A new report following research into the homecare market has highlighted the need for commissioners to increase average length of visits to improve standards.
Access Group’s Hidden Dynamics 2019 report, produced in conjunction with United Kingdom Homecare Association (UKHCA) is based on data from more than 4,700 registered care locations in the UK which provide 64 million hours of care per year.
The research into the homecare market found that in all regions of England excluding the South West, homecare providers were seeing extremely small margins or even losses on their services once the operating costs were taken into account. The study concludes that short lengths of visits create inefficiencies and are associated with lower ratings for quality of care.
A number of leading organisations, such as Age UK and the Care Quality Commission have warned of the links between poor experience of care and inadequate visit lengths that cause care workers to be rushed.
In September 2015, National Institute for Health and Care Excellence (NICE) recommended homecare visits should not normally be shorter than 30 minutes, so that workers have time to do their job without being rushed or compromising the dignity or wellbeing of the person who uses services. However, Access Group found that this has become the standard, rather than a baseline. 30-minute visits were found to be the most frequent length, accounting for 65% of all state-funded visits.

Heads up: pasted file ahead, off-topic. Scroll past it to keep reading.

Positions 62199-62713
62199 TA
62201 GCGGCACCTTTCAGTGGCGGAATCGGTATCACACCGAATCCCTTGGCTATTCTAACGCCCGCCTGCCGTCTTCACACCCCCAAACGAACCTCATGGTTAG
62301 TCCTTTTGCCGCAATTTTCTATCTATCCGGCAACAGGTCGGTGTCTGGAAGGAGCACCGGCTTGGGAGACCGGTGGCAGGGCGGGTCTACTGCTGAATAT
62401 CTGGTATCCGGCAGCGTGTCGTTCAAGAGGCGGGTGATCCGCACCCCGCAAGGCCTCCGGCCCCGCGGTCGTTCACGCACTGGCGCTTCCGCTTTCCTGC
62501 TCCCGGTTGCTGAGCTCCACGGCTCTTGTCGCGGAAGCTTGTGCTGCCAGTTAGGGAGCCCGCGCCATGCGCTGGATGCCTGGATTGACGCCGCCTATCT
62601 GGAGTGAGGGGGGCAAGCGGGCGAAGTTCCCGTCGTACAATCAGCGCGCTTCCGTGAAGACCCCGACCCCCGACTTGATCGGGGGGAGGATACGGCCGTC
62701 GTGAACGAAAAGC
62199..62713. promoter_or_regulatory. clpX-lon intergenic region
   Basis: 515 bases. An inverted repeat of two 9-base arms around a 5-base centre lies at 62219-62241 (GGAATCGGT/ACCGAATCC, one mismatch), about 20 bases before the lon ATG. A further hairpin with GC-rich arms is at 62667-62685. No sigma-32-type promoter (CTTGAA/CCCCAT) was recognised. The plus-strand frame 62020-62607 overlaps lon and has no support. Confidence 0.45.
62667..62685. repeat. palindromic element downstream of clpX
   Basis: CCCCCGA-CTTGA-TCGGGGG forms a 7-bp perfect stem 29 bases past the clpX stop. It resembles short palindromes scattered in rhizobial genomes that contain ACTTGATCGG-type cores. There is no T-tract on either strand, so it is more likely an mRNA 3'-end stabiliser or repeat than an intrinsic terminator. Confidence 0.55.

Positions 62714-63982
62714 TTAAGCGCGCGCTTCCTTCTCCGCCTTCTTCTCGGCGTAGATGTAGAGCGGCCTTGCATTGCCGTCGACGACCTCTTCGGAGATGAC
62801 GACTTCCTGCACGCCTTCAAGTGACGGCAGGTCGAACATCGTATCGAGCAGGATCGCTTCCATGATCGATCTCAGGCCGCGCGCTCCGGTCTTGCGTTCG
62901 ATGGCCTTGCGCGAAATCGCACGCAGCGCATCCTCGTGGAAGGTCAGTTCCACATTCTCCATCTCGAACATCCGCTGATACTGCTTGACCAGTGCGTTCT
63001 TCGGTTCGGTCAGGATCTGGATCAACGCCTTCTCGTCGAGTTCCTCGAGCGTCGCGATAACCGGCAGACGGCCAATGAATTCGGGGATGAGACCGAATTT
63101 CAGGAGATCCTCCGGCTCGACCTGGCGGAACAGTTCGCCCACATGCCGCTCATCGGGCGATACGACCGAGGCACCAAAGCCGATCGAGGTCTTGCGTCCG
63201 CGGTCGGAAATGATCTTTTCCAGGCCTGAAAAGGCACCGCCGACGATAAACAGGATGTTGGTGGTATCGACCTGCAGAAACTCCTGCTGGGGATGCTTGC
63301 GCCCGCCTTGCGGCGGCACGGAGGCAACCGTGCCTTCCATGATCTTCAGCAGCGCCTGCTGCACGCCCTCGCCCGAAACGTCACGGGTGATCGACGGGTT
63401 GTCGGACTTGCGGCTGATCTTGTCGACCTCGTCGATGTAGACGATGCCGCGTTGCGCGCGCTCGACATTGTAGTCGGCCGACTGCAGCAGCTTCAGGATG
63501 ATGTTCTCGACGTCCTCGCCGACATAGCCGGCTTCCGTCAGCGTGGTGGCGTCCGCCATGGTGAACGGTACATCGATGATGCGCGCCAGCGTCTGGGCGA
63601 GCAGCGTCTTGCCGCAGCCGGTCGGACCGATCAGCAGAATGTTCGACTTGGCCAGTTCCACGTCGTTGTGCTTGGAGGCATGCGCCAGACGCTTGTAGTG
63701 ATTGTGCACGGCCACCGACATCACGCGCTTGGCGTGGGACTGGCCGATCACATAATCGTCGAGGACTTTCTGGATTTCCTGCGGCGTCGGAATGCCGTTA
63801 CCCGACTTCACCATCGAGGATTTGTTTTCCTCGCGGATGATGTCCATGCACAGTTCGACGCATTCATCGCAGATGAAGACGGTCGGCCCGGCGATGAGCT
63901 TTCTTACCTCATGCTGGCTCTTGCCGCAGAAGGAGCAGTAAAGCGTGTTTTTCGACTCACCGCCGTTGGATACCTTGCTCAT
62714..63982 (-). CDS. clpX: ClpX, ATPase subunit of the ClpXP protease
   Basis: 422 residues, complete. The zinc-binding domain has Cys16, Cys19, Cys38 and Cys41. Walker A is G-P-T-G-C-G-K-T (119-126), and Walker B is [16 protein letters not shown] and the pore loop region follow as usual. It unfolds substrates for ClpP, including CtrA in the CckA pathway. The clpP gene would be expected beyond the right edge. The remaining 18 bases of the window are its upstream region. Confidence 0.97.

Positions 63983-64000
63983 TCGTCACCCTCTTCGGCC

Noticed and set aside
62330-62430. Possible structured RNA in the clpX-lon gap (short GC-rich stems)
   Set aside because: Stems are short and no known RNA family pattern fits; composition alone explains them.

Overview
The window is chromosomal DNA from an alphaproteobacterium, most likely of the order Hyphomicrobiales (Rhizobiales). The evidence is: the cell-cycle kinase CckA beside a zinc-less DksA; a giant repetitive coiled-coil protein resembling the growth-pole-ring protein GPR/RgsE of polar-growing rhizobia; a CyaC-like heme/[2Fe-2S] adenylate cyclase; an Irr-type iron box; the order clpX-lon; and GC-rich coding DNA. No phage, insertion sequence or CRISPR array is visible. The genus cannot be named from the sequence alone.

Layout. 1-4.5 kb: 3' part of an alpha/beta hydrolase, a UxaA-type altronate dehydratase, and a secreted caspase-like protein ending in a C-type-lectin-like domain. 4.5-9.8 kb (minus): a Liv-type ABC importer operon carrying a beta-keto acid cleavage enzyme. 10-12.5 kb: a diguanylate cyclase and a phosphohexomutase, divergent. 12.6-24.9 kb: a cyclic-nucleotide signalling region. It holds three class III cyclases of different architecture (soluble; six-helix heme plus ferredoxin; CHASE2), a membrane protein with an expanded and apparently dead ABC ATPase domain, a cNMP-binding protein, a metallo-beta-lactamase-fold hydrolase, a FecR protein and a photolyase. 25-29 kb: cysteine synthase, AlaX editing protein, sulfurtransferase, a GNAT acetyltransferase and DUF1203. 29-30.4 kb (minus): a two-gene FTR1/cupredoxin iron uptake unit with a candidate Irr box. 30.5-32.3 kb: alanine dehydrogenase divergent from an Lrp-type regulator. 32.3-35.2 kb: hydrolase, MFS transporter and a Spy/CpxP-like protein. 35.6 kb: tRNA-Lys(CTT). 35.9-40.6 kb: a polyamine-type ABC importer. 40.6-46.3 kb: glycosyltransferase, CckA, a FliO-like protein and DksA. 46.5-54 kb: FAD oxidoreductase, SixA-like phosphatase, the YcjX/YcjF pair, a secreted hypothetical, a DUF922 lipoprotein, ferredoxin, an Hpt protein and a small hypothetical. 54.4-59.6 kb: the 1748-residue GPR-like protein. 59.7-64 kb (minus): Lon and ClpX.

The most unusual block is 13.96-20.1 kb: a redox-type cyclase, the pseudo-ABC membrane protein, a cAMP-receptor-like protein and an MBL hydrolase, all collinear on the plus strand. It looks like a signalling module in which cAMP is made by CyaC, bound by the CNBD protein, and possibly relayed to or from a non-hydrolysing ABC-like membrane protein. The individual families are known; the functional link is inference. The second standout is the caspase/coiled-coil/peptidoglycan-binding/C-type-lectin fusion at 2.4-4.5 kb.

Analysis of providers as a whole shows that those that deliver a greater proportion of their overall provision as 60-minute visits are more likely to be rated ‘Outstanding’ by the Care Quality Commission (CQC).
Steve Sawyer, Managing Director of Access Group’s health and social care division, called for increased funding to enable providers to offer higher standards of care. He said, 'Our report shows clearly the link between funding and the quality of care the state-funded homecare sector can provide. Given the pressure on local authorities, it is little surprise that councils are forced to stretch their resources in order to reach as many people as possible. However, this research clearly shows that short visits are not sustainable and, with some councils still commissioning visits as short as 15 minutes, it means that mistakes are more likely and safety is compromised.'
The study also suggests that homecare providers which were able to increase their revenue through higher fees are better placed to invest in more experienced staff and retain their workforce. The analysis found that 34% of Outstanding providers had an average age of staff of between 50 and 55.
Andrew Heffernan, Membership Director of UKHCA commented on the impact the report’s findings were having in reality. He said, 'The data gathered and analysed...gives real insight into some of the key factors driving financial sustainability, levels of quality, and workforce retention for homecare services. This insight will help homecare providers benchmark their position against the aggregated market data in the report and focus on the areas which can have the biggest impact for their business, staff and people using their services.'
Steve added, 'We hope that this report makes clear the need for changes to how the homecare sector is funded. It is clear that a fairer rate for care services leads to a more sustainable care provider and better quality care for the service user.'